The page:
So as we’ve talked about before – the mere act of choosing to support high quality research makes for an uneven playing field. It should be noted that even for those providers with a significant international student income and qualifying research income, only a fraction of the former is spent on research. The government is also aware that charities, in particular, have historically not paid the full economic costs in research – and as part of the efficiencies that are expected from the sector, universities will need to be more insistent in recouping research costs from these sources in particular.
You’ll note also the use of the words “up to” next to the 80 per cent figure – the amount of funding available is not determined by metrics only, and discretion may well be used in designing allocations.
Value and legacy
How much are we talking about? You may recall that one of the original Universities UK “stabilisation” proposals was to double the value of QR income from Research England. This scheme is available UK-wide (as befits its genesis in the University Research Sustainability Ministerial Taskforce), but it could be calculated as being in a similar ballpark (the low billions) to the sums discussed at that point. Of course, the fact that not all providers may choose to apply to the scheme, the use of non-public TRAC data, and the use of international recruitment numbers for 2020 means that we can’t know for sure what the value will end up being.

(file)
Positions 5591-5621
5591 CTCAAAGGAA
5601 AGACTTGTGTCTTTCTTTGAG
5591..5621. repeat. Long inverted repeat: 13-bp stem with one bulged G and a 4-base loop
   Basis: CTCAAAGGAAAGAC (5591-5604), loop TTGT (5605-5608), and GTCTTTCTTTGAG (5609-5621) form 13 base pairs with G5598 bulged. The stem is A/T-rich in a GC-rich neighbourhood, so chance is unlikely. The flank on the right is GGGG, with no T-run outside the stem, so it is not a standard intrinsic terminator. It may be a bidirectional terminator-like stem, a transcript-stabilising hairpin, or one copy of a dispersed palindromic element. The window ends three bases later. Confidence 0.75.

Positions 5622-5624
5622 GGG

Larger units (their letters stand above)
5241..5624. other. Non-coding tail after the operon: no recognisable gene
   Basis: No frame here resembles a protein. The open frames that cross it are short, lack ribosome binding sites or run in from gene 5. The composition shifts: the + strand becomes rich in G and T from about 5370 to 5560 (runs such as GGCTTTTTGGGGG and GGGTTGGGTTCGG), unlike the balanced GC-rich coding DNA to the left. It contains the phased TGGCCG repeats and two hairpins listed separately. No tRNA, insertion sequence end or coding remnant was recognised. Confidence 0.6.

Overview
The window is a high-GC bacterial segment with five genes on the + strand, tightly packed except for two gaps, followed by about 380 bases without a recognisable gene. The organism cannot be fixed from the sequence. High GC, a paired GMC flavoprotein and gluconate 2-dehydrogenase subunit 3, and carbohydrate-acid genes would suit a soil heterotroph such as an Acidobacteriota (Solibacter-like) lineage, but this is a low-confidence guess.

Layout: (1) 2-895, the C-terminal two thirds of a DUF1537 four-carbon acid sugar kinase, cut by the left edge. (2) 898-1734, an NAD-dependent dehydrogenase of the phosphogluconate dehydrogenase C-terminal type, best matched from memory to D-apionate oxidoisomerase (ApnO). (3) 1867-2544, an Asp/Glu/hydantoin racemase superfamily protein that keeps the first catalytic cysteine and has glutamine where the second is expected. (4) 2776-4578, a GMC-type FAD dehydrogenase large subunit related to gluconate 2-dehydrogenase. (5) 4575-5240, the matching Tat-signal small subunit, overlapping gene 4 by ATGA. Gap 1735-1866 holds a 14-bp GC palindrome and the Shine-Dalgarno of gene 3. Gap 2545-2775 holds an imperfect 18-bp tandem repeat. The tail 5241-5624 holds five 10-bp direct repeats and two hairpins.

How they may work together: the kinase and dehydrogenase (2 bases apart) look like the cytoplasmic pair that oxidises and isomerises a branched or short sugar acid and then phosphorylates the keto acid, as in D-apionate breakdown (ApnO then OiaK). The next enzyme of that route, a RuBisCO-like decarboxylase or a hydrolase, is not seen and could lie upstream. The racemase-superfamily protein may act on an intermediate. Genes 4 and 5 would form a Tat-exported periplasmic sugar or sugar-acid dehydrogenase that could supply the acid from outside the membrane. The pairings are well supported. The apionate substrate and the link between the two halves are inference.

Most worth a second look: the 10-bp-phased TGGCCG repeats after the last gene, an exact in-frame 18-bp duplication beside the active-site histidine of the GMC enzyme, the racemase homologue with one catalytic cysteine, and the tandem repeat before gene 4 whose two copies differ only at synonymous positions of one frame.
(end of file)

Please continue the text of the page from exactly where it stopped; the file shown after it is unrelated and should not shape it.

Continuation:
Although this government intervention is designed to be affordable, and will be unlikely to save every researcher job that is currently at risk, it represents a substantial vote of confidence in research in UK higher education. You’d be right to ask about the potential for strings to be attached – what is expected in return?
Perhaps it would surprise you to know that, other than the preservation of key research capacity with a particular emphasis on researchers themselves, there has been no real quid pro quo announced along with the package. But that isn’t to say that one will not arrive in the weeks and months ahead.
We asked Research England Chief Executive and Ministerial Group member David Sweeney about the package and he told us that:
Universities have risen to the challenge in redirecting research efforts to tackle the Covid-19 pandemic. This support recognises that the nation’s future research efforts are a shared responsibility of government, funders and universities. We need to work hard over the next few weeks and months to make the most of the support and ensure that the university research and knowledge exchange strengths are at the heart of national recovery and global research breakthroughs.
One last thing
All of this funding is based on a need to stabilise the sector. It does not address longer-term financial stability issues that may arise as a combination of the Covid-19 effect and historic financial weaknesses. But a plan is under development.
Tucked away at the bottom of the government announcement, as it was with the first stabilisation package, there’s a reminder that DfE, BEIS, Treasury, and devolved governments are working together to develop a restructuring regime for providers that get into serious financial trouble. It’s not yet been activated, but we can expect it to be the part of government stabilisation policy to carry serious strings if it ever is needed by providers in peril.